By this stage the group had given flesh to many central myths of Australian culture and they continually pushed the boundaries of what an Irish folk band should sound like. While folk music is a game that one plays according to the rules they rarely followed them yet still landed high profile shows and toured extensively. In 2006 they released a second demo titled South of the Strait, a live recording from a pivotal performance at Tilley’s Divine Cafe. Early in 2007 the group headed to Van Diemans Land for a string of sold out shows.
Upon their return founding member Clap left the group. No one could have guessed that under that wild schemer lurked a responsible leader and business man, but things fall apart; the centre cannot hold. The group never really recovered from the loss of one of its own. It was a bitter pill to swallow but they fought on bravely to release Darjeeling Tea in 2007.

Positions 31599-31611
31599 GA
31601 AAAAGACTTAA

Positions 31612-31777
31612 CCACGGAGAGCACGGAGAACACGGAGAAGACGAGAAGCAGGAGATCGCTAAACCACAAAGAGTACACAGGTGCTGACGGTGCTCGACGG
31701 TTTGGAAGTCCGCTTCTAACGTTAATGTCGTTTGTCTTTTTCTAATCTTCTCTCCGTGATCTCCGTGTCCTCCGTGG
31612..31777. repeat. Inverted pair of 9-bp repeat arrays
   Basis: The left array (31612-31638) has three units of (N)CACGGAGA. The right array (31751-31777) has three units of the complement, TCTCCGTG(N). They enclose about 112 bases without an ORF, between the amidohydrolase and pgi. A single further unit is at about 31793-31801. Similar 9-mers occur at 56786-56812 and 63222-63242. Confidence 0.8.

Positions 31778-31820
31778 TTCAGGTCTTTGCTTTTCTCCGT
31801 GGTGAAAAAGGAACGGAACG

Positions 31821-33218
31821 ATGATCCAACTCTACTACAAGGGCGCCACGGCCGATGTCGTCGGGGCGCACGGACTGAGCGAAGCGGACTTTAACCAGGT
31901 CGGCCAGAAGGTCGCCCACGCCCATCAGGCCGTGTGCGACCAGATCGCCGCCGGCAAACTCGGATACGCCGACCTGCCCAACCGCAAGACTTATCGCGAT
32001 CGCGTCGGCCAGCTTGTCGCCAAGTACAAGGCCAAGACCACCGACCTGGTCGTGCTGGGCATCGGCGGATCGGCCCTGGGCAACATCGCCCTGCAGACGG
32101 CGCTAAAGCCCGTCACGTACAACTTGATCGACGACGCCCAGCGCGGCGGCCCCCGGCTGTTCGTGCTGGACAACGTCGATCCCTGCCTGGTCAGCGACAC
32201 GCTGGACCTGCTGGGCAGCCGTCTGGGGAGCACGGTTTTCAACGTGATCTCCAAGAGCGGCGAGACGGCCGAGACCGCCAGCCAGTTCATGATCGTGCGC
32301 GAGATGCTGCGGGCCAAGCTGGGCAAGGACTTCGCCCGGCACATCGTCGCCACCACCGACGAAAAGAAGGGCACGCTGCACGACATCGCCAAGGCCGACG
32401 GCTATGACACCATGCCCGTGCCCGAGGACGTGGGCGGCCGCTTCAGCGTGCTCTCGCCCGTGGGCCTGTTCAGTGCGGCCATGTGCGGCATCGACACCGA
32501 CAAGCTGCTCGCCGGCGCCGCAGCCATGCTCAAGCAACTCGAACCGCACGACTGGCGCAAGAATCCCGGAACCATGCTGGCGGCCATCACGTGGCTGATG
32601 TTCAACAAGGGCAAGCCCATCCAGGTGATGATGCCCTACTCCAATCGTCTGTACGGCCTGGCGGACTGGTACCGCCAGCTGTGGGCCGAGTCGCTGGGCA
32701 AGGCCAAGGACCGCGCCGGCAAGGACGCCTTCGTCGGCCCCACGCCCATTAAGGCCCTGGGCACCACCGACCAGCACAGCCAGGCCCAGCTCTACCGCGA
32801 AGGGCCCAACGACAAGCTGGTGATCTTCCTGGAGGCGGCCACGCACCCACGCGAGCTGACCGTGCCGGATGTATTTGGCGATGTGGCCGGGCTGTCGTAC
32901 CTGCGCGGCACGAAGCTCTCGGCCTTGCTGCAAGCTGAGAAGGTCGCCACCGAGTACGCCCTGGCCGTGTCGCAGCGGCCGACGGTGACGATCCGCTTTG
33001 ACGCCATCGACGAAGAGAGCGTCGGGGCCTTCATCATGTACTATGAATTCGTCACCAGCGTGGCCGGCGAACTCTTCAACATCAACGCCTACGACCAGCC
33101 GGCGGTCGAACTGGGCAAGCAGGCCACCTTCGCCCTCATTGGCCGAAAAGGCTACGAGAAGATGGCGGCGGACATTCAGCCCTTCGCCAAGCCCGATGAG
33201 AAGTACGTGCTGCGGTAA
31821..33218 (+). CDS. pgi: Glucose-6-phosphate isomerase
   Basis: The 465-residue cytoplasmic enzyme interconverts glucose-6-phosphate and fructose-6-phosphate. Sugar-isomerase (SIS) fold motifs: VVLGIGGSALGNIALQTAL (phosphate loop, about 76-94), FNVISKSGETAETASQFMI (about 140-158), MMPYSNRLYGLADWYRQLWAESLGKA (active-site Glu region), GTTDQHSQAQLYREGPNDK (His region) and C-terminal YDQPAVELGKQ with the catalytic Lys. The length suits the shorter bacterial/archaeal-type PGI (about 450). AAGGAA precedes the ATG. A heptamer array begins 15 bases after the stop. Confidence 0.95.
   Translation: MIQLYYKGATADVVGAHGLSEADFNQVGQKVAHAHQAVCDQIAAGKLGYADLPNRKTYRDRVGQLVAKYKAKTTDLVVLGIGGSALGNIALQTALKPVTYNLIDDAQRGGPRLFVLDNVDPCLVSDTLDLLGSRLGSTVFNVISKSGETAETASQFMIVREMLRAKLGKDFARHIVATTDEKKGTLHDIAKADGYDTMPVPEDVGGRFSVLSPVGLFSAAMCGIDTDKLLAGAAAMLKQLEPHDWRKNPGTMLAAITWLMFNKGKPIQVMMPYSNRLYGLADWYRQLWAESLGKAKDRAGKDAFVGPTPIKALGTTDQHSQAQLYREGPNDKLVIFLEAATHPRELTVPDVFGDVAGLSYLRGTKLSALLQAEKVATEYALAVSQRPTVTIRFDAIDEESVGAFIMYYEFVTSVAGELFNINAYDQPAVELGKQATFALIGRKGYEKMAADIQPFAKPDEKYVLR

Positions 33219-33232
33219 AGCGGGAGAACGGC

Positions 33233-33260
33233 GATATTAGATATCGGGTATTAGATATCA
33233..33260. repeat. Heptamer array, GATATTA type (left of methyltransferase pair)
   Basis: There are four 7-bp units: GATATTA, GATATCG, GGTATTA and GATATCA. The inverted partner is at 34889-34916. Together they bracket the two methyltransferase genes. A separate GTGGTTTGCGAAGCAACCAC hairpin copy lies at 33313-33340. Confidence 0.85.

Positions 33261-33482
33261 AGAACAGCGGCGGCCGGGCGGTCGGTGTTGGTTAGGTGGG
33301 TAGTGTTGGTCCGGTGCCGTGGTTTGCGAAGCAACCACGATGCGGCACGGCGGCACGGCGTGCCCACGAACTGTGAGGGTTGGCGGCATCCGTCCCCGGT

Originally intended as a full length album, money and time constraints reduced its release to an E.P. A few of the missing tracks later appeared on the web. The release led them to the attention of UK Metal bible, Metal Hammer magazine and they featured in the May 2007 edition. After heralding in 2008 with its biggest performance yet at Apollo Bay darkness was drawing nearer.
Appropriately at Corinbank Music Festival in March 2009 on an isolated bush stage, O’Hooligans revealed their intentions to disband the group and drew the curtain on an extraordinary journey. As the dust settled on their final performance I asked them what might be their immediate purpose. They answered, “To go to sea again.” Often their story has been surrounded by myth, the names changed to protect the innocent, but the O’Hooligans pushed boundaries. They were not governed by tradition.
These former rogues had turned folk heroes. They have led a fortunate life. Read more on Last.fm. User-contributed text is available under the Creative Commons By-SA License; additional terms may apply..
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